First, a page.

@collis also, please consider giving authors the ability to provide an instant refund for the support package! I don’t mean to be the pessimist here, but we should be allowed to refuse service to anyone who is pushing the limits, without having to send them to support, don’t you agree?

Thanks Enabled, we have an announcement coming next week which touches on author driven refunds, so should have more updates on this soon!

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collis Envato team says

Glad to see the update.

I had originally written a much longer post with some arguments in it, but I’ve cut most of it out… There are still a few things that I think would be very beneficial to the community concerning this whole support debacle.

1. Envato needs to spend the time and money to build and host a complete and functional support system for all of us to use. Something that integrates completely with our products, with buyer licenses, and any other pertinent info that makes managing a support system for Envato products easier to maintain. As a whole, the author community has wasted millions of hours, each of us coming up with our own support systems. Just setting up a support system alone is a huge task… and if you want to integrate it with the API and sales data that a whole other huge undertaking. Envato could have a single, centralized support system will all the bells and whistles that we can just “use”. How nice would that be!

2. Envato should employ a support staff to answer basic HTML, CSS, WordPress, etc. support questions (and give authors a quick button in “Envato’s new wonderful support system” to push these questions off to) so authors don’t need to support questions that are “general” questions… We should only need to answer questions that pertain to our specific files.

3. There should be a full set of FAQs on Envato for all the major project categories that we can link to for general question as well… Even if it’s an author populated archive. Just something that we can all use without each author having to create their own on their own support system.

There’s probably a whole slew of other things that Envato could do “for the authors” to help us optimize our time, create better files, create better customer relationships, and generate more money for everyone. But it seems all the burden and expectations gets put on authors, with limited resources and time, trying to figure these things out flying by the seat of our pants.

Thanks for the suggestions Joe!

Offering support tooling makes a lot of sense, though there are a lot of authors who also quite like having their own custom set up and actively against a uniform tool. For that reason we’ve put that as not the most urgent part of the problem to solve.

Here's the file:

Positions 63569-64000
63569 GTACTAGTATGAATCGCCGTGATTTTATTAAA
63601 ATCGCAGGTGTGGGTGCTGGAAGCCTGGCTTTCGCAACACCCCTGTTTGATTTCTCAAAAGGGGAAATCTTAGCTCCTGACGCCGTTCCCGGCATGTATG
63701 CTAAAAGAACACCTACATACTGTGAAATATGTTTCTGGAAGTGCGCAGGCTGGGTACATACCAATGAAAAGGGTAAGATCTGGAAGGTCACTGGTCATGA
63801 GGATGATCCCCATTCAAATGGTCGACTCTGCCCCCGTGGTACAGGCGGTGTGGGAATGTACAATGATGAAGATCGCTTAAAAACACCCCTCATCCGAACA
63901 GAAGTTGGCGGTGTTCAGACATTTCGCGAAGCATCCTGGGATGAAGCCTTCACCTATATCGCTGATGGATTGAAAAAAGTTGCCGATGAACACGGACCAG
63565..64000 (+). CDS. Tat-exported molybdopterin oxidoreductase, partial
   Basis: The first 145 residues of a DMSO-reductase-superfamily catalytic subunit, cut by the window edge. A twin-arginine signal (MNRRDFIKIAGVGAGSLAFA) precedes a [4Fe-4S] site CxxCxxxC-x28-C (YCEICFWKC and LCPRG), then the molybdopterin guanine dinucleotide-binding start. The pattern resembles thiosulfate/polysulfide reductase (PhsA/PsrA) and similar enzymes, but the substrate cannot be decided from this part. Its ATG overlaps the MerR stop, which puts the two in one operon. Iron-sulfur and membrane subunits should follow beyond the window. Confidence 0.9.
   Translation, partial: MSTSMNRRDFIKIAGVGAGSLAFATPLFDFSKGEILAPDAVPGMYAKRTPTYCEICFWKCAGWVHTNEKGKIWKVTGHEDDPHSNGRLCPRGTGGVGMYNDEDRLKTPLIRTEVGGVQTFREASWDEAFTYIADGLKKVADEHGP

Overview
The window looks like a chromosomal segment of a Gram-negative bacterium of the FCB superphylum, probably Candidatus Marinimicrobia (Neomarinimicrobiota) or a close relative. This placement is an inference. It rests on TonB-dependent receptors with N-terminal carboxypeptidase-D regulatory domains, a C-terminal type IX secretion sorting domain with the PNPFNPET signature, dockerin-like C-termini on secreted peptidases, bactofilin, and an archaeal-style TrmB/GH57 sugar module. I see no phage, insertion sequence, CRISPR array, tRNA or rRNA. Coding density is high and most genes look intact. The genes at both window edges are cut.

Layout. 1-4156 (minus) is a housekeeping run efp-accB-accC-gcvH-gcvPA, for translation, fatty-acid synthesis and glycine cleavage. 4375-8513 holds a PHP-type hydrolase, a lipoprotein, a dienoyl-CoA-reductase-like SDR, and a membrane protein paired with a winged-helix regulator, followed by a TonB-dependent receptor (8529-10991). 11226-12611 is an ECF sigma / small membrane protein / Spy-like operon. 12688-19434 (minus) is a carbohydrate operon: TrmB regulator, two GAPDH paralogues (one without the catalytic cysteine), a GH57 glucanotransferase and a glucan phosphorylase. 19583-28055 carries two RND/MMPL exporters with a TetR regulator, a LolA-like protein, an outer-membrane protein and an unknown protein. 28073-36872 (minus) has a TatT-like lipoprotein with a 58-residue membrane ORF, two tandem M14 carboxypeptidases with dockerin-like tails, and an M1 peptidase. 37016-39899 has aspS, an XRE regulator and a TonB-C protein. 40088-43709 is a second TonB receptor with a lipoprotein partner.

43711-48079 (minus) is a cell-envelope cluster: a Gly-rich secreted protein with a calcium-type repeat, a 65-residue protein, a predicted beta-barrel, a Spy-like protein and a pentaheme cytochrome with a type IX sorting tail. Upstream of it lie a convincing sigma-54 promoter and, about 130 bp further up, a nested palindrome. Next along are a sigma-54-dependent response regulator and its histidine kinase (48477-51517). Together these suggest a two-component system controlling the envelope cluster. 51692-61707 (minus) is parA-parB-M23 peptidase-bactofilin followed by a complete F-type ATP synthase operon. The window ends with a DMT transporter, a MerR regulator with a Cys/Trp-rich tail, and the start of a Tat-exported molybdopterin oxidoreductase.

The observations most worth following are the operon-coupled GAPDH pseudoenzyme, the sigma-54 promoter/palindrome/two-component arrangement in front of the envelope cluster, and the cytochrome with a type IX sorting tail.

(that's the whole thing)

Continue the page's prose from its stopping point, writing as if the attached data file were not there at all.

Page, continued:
With Envato support handling certain types of item support questions, but not others, I think that would be extremely difficult to not get tangled up on. The border would probably be quite hazy. I do think our support team can provide a bigger and better service though, and we’re certainly working towards that!

That’s an interesting FAQs idea for major project categories – especially on ThemeForest and CodeCanyon. I’ll reflect on that!

Broadly I agree about helping make authors (and buyers for that matter) more productive!

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collis Envato team says

Great timeout call :D Words of wisdom from my favorite coach: https://www.youtube.com/watch?v=dcLw5VUtALI&t=19s

Awesome clip, and from a timeout too! – aside: did the Celtics win that year?

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collis Envato team says


@collis, these three questions are on each of our minds, and basically the entire 700+ thread before revolved around these questions, if you could answer them that would be amazing!

1. Will you guys reconsider the 72 hour deadline, meaning, let the support deadline be at the authors decision ( of course, authors shouldn’t be absurd and have 400 day deadlines )

2. Will you guys allow us to set our own prices for providing support. I’m sure an author from the top 10 author list won’t agree with a 20$ / hour fee, when maybe a newbie author would find that more than enough.

3. Will there be an opt-out choice? For authors who want things to be the same as they are at the moment?

If you could please shed some light on these, we’d be extremely grateful! Regarding the usage of data, let me know who I should mail, or send me a message, and I will gladly help!

Sorry to cut in- but my experiences dictates “opt-in/out” most of the time leads more problems. So 1, 2, 3 won’t be viable to have many choices- rather having something that works for every parties involved is the answer to pick as solutions.

Gathering more data, and more analysis should bring viable solutions to these.

My 2 cents.

Agreed – more choice creates a more challenging design problem. It’s one of the reasons that companies like Apple put a lot of effort to reduce options. There’s probably some substantial UX philosophy in these things that goes over my head.

In any case, as you say more data and analysis should at least paint a clearer picture.